“You’re sweet. And a little bit bonkers. Bless you, Abner. Will you go back? I’ll take you and we’ll tell them the truth. I’ll defend you, just like I promised. I won’t let the Dementors touch you.”

“Dear brave Mis—”

“There they are!” A pair of aurors rounded the corner and pointed their wands. “You’re under arrest.”

“Do as they say, Abner,” Hermione said, rising from the stoop. “I’ll be right behind you.”

“You as well, Ms. Granger,” a tall female auror said.

“What on earth for?”

The auror nodded to her shorter wizard partner, who produced a scroll and cleared his throat. “One,” he announced, “aiding and abetting the escape of a Ministry prisoner. Two: blackmail of Ministry Law Enforcement officials. Three: harboring an escaped convict. Four: obstructing the course of justice. Five: kidnapping—”

“That’s quite enough!”

“You have the right to remain silent,” the female auror began.

“I rescind it.”

“Very well.” A silencing spell was cast and Hermione had her wand taken by an overly aggressive Accio. She and Abner, now back in magic-suppressing cuffs, were led down the alley from whence they came.

“Side-along?” the male auror said and took her arm without waiting for a response. Hermione closed her eyes as they popped away and reappeared in the Auror Office. Harry was there and rushed to her aid.

“What’s this?” he demanded as Hermione swayed and was sick onto his shoes.

Oh dear, she thought as Harry released the spell and she could finally speak. “I made a mess,” was all she said, the world spinning a bit too fast and too strong. She knew what was coming as her eyes rolled back and her body gave up the effort of standing at all.

“Order, order!” The Chief Warlock slammed his gavel to little effect. The council was already arguing over what to do but no one was listening. Draco uncapped his hip flask and wordlessly toasted to the mayhem. The press gallery always had the best view.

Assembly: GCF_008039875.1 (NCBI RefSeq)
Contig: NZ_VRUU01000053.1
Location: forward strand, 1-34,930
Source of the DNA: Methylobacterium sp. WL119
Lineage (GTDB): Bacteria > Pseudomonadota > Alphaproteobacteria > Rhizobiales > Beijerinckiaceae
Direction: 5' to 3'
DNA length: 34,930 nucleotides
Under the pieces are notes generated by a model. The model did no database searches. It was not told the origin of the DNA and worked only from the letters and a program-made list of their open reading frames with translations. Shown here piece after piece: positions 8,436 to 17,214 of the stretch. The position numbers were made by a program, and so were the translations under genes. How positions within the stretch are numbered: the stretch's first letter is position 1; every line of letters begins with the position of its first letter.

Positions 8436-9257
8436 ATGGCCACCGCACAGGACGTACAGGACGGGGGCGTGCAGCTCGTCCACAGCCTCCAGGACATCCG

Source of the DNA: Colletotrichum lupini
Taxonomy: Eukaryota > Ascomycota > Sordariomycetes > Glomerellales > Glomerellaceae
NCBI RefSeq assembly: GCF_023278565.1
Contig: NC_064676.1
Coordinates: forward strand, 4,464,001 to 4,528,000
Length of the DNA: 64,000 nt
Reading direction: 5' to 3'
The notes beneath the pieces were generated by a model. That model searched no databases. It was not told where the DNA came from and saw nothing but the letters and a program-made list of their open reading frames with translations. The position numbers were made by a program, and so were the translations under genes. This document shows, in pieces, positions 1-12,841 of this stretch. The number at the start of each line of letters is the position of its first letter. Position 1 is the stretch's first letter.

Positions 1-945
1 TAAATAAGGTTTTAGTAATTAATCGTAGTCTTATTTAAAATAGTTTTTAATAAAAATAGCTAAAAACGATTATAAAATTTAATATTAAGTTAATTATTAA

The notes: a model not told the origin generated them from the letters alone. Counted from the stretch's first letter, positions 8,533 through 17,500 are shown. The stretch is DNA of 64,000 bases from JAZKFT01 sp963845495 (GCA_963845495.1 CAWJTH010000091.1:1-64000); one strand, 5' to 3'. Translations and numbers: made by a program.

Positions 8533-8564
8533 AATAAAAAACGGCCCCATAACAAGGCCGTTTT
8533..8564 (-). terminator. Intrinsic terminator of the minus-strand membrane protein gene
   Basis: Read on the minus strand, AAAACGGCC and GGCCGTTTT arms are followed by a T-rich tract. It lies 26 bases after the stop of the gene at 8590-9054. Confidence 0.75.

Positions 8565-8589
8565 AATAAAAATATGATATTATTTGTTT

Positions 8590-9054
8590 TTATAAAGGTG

He wondered what he looked like as he had stood trial. No one occupied the accused’s bench now. He had been young and an idiot, still mad at the world and the injustices he felt. All that privilege had counted for nothing in the grand schemes of life and death. And fairness was entirely subjective. He was guilty in the eyes of most and the proceedings were just a formality, the veneer of civility, which was the worst kind of all. True breeding was more than a performance and did not exist by the mere gift of one’s blood. Class came from some place deeper and that day he had seen it.

“I do not believe that a child should be punished for the failings of the society that nurtured them so poorly. Draco Malfoy was just as much a victim of this conflict as any Muggle-born wizard or witch, myself included.”

There had been gasps as she had spoken and, if not for his self-discipline and Occlumency walls, one of the gaspers would have been him.

Madder than a box of chocolate frogs had been his verdict on Granger at the time but it was a diversion and an excuse. Something changed in his whole outlook, more than from the sounds of her screaming on his drawing room floor or the hateful scar that his aunt left upon her. Changing the world took courage and it took seeing yourself as no better or worse than your enemies were. There were no enemies, not really, unless you tried to seek them out. And every creature was capable of failure and therefore worth defending. That was Granger’s sickness and she’d infected his blood. He would not be the Ministry’s scapegoat and he would no longer let them off the hook.


A tenuous silence took root and the MLE Minister was brought out. Draco knew him well. A half-blood career sycophant, he had glad-handed and yes-manned his way up to the top. That made him devoid of all conviction and easy to manipulate to any cause, particularly if demonstrated to be of benefit to his own. Equal rights for house-elves did not take as much persuasion as his wife had been expecting. A few expensive dinners and shallow conversations, the career opportunities that could be sought and the backing of an influential paper. Draco did not believe that upholding the truth meant adhering to a hopeless good; success required flexibility, not a stiff moral backbone. Results were what counted and so required whatever means that they took.

A longstanding point of disagreement but how he loved to argue with her like it was their foreplay (which, of course, it bloody well was).

“Minister Bartholomew Reginald Pendragon, please stand,” the Chief Warlock said.

Funny that it was the accused’s seat that those elected to office also used.